For Martin Boyle it all started as a joke on a bitter Scottish winter in Edinburgh back in January 2018.
The seed of the 25-year-old’s Socceroos career was sown there and then during a training session shortly after Jamie Maclaren had joined Hibernian on loan.
A native of Aberdeen, some 10,500 miles from Sydney, along with Harry Souttar and Jason Cummings, Boyle is one of three Scottish-born players who could represent the Socceroos in Qatar.
Martin Boyle is one of the three Scottish-born players along with Jason Cummings and Harry Souttar who could represent the Socceroos at the World Cup in Qatar
‘I think it just started as a joke,’ he told the FFA podcast in 2020. ‘We were at a winter camp in January when Jamie first joined, and someone mentioned that my Dad was born in Australia.’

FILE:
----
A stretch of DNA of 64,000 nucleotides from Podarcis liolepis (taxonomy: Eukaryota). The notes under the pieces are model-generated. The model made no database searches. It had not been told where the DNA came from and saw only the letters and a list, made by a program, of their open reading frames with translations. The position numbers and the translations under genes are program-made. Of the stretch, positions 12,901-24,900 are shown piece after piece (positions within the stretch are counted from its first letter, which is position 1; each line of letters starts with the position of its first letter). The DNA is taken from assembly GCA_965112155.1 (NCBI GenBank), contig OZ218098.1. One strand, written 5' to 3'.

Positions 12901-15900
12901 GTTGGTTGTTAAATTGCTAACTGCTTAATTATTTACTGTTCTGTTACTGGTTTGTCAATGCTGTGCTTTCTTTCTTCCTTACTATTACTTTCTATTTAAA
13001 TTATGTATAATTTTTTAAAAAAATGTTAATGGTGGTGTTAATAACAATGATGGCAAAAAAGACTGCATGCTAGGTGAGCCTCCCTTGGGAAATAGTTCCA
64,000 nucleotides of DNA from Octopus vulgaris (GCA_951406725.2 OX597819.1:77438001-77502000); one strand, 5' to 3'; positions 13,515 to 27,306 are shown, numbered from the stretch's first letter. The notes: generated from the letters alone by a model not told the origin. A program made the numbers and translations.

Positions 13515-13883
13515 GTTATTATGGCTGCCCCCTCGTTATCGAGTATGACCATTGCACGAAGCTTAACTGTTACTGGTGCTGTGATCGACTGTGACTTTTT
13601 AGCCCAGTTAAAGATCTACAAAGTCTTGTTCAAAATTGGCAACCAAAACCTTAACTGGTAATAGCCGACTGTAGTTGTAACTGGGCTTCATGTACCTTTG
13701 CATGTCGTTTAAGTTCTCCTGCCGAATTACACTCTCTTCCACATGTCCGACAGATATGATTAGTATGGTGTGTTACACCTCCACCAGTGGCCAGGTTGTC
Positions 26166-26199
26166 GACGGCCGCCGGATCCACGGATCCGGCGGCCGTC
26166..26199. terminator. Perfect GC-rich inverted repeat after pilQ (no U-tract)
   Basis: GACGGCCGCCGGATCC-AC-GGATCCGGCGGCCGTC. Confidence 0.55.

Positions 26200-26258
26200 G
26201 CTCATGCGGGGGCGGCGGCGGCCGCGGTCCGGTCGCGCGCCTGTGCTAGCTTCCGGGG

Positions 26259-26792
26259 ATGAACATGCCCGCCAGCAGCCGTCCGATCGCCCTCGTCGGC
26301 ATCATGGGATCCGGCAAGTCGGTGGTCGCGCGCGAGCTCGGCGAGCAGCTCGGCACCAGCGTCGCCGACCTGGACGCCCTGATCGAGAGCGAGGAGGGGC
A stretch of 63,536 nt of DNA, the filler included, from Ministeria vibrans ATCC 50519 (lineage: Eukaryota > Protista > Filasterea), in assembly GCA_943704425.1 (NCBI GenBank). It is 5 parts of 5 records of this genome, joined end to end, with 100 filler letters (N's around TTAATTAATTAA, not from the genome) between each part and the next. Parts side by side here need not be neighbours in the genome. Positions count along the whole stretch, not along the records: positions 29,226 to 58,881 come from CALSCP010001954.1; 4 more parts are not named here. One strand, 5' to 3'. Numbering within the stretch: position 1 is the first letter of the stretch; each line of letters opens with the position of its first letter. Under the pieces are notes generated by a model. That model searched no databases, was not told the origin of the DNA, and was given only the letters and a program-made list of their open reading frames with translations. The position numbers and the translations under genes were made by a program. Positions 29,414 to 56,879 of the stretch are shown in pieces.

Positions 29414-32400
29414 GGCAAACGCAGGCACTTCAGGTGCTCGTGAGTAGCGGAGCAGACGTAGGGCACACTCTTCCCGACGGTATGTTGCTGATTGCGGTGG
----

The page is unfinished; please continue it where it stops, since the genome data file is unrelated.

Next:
When former Socceroos captain Mark Milligan joined Hibs the following summer, he too was made aware that Boyle would be eligible to represent Australia through his father.
Through Milligan and current Celtic boss Ange Postecoglou, the news reached Graham Arnold, who sat down with Boyle in September 2018.
The Hibs forward joined the Socceroos camp in Dubai and was named in the squad for a friendly against Kuwait the following month, but his debut was delayed as he did not receive his Australian passport in time.
Graham Arnold (right) offered Boyle the chance to represent Australia back in 2018
Boyle repaid the faith, scoring twice on his first start in a 3-0 win over Lebanon
Boyle has been in great scoring form for Hibs, netting four times in eight league games
A month later, however, Boyle made his debut in Brisbane against South Korea. Aptly, he came on to replace Maclaren.